Lisa Frankenstein Review

Lisa Frankenstein Is The Goth Girl Daydream

When I saw the first trailer for Lisa Frankenstein way back in November, I knew I had to see this movie. As a goth girl who spent her teenage years with book of epitaphs she read from regularly, and who wanted a zombie boyfriend more than anyone (sorry, Tina Belcher) this movie felt like it was made for me and my very niche fantasy.

The story is simple: Lisa Swallows (the incredibly talented Kathryn Newton) is an outcast who would rather spend her days writing poetry and hanging out in the cemetery (same here). And while I got bullied for this same behavior in the 2000s, it’s even worse for Lisa living in the 1980s — an era overflowing with ragers, keg parties, and all-around good times. It isn’t until Lisa’s favorite grave to visit gets struck by lightning, reanimating the man lying beneath (Cole Sprouse, who stole my heart in this movie completely and absolutely), that she finally has what she has been looking for — a friend. And once these two meet, delightfully violent hijinks ensue as they must procure the body parts to keep him together. Written by Diablo Cody and directed brilliantly by Zelda Williams, this film is essentially set out to be a fun romp with a love story sprinkled in.

The performances are wild in the very best way. Sprouse spends the movie not saying anything, but his comedic timing and facial expressions sell you exactly who The Creature is and truly endear you to him pretty much from the start (even underneath all that mud and gunk). Newton is a star through and through, perfectly capturing the romantic weird little goth girl who wants to be loved, sure, but in a way that captures her aesthetic. If Kathryn Newton isn’t the new scream queen, I don’t want to live on this planet anymore. These two are supported by some of the best side characters and performances I have seen in a while — namely, Liza Soberano as Taffy, Lisa’s well-meaning and popular step-sister, and Carla Gugino as Janet, Lisa’s particular, preppy, and downright evil stepmother. Soberano is adorable, immediately snatching your heart (unlike Lisa, with no murderous intent) and generally being so likable and normal in a movie that is immersed in the bizarre. Gugino plays messy mother better than anyone I know, and Janet was such a great villain— earning multiple laughs from me upon my first viewing and every subsequent viewing after.

Stylistically, the film draws upon Tim Burton influences for visuals and design, but I believe this is where the comparisons end — and that’s a good thing. While Burton is good, his stories tend to be about isolation and learning to grow past love or trauma. Lisa Frankenstein however, I believe, draws more from John Waters productions with a more us vs them mentality (think Cry Baby or Serial Mom, flawed protagonists who turn away from the mainstream and lead lives of crime — but they’re the good guys, and we love them.) Waters’ slice-of-life pieces about the truly bizarre is simply fun and campy, inviting the audience into a world we could never be a part of, no matter how tempting the candy-coated flamingo pink may be.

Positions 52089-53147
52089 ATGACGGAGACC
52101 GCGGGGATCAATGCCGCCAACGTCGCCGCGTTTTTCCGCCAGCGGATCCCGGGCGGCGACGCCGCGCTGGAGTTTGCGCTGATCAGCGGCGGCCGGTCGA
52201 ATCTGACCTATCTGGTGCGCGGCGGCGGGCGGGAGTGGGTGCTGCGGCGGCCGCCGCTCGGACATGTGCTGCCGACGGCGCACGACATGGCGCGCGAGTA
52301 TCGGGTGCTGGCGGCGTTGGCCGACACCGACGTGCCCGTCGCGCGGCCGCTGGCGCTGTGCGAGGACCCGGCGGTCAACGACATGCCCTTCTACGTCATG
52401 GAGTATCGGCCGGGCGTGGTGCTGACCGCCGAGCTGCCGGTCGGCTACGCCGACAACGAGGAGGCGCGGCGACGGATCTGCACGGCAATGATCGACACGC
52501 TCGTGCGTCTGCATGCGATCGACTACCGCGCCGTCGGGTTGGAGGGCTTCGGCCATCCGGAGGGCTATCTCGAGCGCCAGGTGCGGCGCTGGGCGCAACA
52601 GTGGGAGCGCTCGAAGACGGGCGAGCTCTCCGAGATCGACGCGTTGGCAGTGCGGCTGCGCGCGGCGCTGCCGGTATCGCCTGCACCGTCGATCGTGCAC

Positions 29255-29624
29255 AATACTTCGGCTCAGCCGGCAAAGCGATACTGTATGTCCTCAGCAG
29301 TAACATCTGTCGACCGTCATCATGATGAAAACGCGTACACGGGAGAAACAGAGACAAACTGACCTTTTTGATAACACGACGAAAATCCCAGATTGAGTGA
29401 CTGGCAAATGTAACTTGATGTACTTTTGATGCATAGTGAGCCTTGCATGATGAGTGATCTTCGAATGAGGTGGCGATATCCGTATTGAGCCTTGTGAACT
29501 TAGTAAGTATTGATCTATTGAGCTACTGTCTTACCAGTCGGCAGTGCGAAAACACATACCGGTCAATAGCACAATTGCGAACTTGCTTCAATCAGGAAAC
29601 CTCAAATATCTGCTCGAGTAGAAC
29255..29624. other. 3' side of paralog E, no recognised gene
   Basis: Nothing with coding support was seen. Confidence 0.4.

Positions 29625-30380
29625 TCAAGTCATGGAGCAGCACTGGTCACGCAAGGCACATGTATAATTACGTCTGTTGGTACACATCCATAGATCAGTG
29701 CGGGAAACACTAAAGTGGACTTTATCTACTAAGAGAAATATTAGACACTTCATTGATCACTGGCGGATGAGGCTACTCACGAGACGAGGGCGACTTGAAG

The contrast of Lisa and the Creature’s goth attire against the bright high school setting or the pink mansion Lisa lives in, on top of the violence and chaos they spawn, create this amazing marriage between Burton and Waters that make this world unlike anything we have ever seen before, but somehow felt like a dream come true for someone like me. It was like letting Beetlejuice loose in the Stepford Wives — a delicious recipe for the most hysterical disaster.

This is a film written and directed by weirdos, starring weirdos, for weirdos — and I think that’s why it resonates so deeply with those of us who are in that genre of personhood. I have seen unfair criticism of this film that say “nothing happens” when that is exactly the point.

There’s no lesson to be learned here — save for maybe one about love conquering all— and I think that’s a beautiful thing. This film simply exists as a fantasy, something to come back to when you had a bad day and need that piece of comfort (what if I had a cool zombie boyfriend from the 1800s to come back to instead of the same pasta dish I’ve been picking at for two days in my fridge?). Lisa Frankenstein is the daydream realized for the soul of every goth girl out there who was just like Lisa and simply wanted a friend, and some people never went through that phase.

It’s an old catchphrase, but one I think rings true when it comes to Ms. Frankenstein and her loyal and loving audience — the girlies who get it, get it. And the girlies who don’t…well, they’re missing out. Lisa Frankenstein is now available for streaming.